Sawzall. Mortise and Tenon. Battledore. Repoussé. Patina. Camber. Kerf. These aren’t just nonsense terms your grandpa used to keep you kiddos on your toes. These are real Ron Swanson tested things. Real terms used by professionals of craftsmanship. That something is woodworking, metal working, glass blowing, carpentry. Shop talk. And dammit if it isn’t one of the most satisfying things a man can do.
Fixing something with your own two hands is a purely satisfying feeling. Once you’ve mastered purely satisfying, you can move on to magic: rapping like Kendrick, or crafting something practical and handsome with your bare hands. Turning those soft mitts into rough and tough paws that mould metal and lumber to your own divine will? I got sawdust inside my DNA.
Just like writing lyrics, time is what it takes to woodwork. Time and effort. Thought and care. It’s not for the impatient. Some projects, like shelves, take a half hour. Some take weeks, or even years (looking at you, Lincoln log cabins.) There’s work to be done before you even buy the wood. Plans upon plans. Redrafting and redesigning. Remembering to factor in the width of the wood. Forgetting that you can’t angle jig a 1x1 or else you’ll split it. Guys. I love free-styling, but let’s be honest: planning is huge.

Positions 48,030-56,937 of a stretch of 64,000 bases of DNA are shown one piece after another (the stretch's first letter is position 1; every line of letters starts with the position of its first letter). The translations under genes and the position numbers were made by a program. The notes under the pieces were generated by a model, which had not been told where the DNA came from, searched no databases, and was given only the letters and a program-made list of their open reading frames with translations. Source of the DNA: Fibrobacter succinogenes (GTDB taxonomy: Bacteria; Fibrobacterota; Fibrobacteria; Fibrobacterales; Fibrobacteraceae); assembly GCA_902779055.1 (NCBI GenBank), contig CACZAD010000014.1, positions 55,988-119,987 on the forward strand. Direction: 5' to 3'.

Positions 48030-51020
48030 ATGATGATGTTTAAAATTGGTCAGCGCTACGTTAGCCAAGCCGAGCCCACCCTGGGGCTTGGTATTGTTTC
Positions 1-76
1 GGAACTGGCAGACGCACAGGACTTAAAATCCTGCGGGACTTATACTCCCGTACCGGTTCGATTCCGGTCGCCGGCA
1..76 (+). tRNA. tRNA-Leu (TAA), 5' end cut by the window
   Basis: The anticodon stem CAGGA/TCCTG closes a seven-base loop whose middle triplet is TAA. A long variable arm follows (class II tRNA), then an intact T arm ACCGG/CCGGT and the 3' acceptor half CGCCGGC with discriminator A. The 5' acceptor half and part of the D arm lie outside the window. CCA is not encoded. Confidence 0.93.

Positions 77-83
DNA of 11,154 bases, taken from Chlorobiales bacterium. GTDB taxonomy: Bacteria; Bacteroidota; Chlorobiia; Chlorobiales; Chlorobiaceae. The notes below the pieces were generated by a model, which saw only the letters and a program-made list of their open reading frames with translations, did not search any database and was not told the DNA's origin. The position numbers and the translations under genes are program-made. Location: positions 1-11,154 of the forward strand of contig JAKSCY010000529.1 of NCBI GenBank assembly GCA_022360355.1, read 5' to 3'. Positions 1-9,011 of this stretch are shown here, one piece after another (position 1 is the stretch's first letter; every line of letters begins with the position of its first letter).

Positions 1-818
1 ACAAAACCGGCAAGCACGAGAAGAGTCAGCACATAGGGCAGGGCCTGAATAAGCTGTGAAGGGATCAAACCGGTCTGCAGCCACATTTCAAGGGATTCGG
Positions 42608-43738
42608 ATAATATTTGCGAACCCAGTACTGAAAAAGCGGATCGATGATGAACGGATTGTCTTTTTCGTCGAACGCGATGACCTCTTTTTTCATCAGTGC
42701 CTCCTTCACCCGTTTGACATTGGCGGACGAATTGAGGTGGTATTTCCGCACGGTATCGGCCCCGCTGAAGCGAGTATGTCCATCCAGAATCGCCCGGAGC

Ask any number of carpenters or blacksmiths, tanners or glass blowers why they do what they do. It’s almost a guarantee they do it for the love of the game. It probably started out as a hobby, or a construction job, maybe a family trade, and turned into a deeply rooted love of crafting and creating. Over the years, they got better at certain things and began to hone their skills as a novice, many projects and years later deemed by others to be a master. Though most would say that learning never stops. Perhaps they haven’t ever made money on their “hobby,” or perhaps they have made a comfortable living from it after they left the 8 mile.
There is no end to knowledge about woodworking. There is always something more intricate to be built or invented. The depths of wisdom to be learned from your own experiences is ceaseless. Mistakes will always be made. Edges can always be finer, tighter, sharper. Whittling a toy for your son could be a bit neater. Lathing a bowl for your brother could be a little smoother. Carving a canoe…well. We all need a hand carved canoe. Hanging your coat every day on a red oak coat rack you willed into being from a single piece of tree? That’s living.
Building something with purpose and practicality is just the basics, and yet the benefits are immense. Building something with style, design, sturdiness, and wisdom is art. We all want to build something that lasts, just like Kanye. Start small. Make a box to hold your wallet and keys. Build up to shelves, tables, chairs, or even cabins. Enjoy the thought process of making plans, making cuts, and using your hands. And once you are skilled enough, you can slide those freestyles into all your projects when the plans don’t go as planned. My career of rapping about woodworking is just beginning.